❝Eric Merkel-Sobotta, executive vice president of corporate communications at Springer in Germany, said in an e-mail, that the initial proposal for the book was peer-reviewed by two independent reviewers. “However, once the complete manuscript had been submitted, the series editors became aware that additional peer review would be necessary,” Merkel-Sobotta said. “This is currently underway, and the automatically generated pre-announcement for the book on Springer has been removed until the peer-reviewers have made their final decision.”
He said Springer was unaware the role the editors of the book play in the intelligent design movement, and the publishing house does not “endorse intelligent design as a legitimate area of scientific research. Springer stands behind evolutionary theory as a fundamental component of modern science.”❞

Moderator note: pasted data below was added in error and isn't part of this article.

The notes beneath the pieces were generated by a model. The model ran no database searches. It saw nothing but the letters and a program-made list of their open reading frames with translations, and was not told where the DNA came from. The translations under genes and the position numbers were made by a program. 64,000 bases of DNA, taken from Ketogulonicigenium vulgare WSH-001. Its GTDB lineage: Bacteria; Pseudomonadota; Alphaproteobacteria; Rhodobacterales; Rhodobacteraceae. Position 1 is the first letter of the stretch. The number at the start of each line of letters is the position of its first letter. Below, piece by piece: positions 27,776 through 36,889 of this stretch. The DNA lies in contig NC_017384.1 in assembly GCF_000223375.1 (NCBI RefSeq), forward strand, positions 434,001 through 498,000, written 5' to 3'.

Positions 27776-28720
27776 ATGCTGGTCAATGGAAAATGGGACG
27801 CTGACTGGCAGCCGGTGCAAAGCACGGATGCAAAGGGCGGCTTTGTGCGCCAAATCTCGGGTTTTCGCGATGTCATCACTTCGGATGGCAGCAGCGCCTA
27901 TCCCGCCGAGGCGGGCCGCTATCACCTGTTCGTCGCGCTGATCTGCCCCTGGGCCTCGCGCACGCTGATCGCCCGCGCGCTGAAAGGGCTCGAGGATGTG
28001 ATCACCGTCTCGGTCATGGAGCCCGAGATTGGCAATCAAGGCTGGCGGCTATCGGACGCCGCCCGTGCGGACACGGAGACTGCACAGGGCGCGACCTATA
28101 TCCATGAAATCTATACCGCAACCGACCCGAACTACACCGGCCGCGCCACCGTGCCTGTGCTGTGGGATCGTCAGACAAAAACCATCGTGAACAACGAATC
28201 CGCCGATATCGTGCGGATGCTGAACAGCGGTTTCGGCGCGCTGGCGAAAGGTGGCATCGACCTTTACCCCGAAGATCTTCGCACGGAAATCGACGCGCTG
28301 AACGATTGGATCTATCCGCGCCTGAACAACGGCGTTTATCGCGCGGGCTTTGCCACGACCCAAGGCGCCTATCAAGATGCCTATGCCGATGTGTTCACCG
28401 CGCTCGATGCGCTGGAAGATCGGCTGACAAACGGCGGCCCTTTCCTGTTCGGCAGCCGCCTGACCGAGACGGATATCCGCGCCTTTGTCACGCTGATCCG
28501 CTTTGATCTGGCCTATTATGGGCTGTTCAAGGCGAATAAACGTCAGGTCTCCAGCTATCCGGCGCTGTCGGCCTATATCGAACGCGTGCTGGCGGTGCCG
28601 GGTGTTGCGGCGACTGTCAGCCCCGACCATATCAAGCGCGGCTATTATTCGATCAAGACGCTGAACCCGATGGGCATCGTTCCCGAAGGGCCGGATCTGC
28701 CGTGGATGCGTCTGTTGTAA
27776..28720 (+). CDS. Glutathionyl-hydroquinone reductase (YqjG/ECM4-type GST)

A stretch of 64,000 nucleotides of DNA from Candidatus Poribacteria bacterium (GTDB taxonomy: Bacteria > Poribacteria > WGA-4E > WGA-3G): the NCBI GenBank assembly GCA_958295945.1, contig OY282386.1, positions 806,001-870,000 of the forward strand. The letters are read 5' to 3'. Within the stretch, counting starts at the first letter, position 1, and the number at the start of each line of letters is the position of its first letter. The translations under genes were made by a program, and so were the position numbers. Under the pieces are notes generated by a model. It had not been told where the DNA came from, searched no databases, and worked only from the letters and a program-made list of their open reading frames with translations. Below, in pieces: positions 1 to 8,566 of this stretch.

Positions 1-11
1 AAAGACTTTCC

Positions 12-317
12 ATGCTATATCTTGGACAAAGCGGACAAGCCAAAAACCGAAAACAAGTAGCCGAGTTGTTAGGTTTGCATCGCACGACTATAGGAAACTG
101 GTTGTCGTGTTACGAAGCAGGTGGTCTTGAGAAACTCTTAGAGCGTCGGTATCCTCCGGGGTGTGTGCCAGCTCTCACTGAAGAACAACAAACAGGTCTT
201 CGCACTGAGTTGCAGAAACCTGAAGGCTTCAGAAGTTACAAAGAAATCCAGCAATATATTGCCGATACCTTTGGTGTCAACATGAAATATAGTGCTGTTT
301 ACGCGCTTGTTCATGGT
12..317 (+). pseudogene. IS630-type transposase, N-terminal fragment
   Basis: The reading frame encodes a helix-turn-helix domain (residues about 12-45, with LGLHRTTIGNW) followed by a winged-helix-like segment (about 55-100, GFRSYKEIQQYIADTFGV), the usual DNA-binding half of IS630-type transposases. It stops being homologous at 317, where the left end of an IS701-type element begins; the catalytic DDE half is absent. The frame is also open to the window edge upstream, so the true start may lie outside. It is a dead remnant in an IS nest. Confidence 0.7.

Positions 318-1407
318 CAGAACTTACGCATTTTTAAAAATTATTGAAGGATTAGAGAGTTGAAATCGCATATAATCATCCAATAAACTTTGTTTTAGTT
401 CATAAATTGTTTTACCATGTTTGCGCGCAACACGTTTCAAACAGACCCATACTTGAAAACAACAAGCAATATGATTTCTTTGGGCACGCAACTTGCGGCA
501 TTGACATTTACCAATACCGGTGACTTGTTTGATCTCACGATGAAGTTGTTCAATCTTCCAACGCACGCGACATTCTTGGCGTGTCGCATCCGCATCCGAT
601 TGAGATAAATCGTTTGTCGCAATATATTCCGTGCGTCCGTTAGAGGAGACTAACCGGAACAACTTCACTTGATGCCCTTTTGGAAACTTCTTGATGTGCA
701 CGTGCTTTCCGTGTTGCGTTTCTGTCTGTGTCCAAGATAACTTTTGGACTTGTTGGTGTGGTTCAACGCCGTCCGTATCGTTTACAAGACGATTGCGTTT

Well, either Springer was snookered by the intelligent design gang (and snookering is a well-developed skill for them), or Springer really wanted to make more money by selling an anti-evolution book. Either way, the science community was appalled, and Springer probably will pass on the manuscript. At least I hope.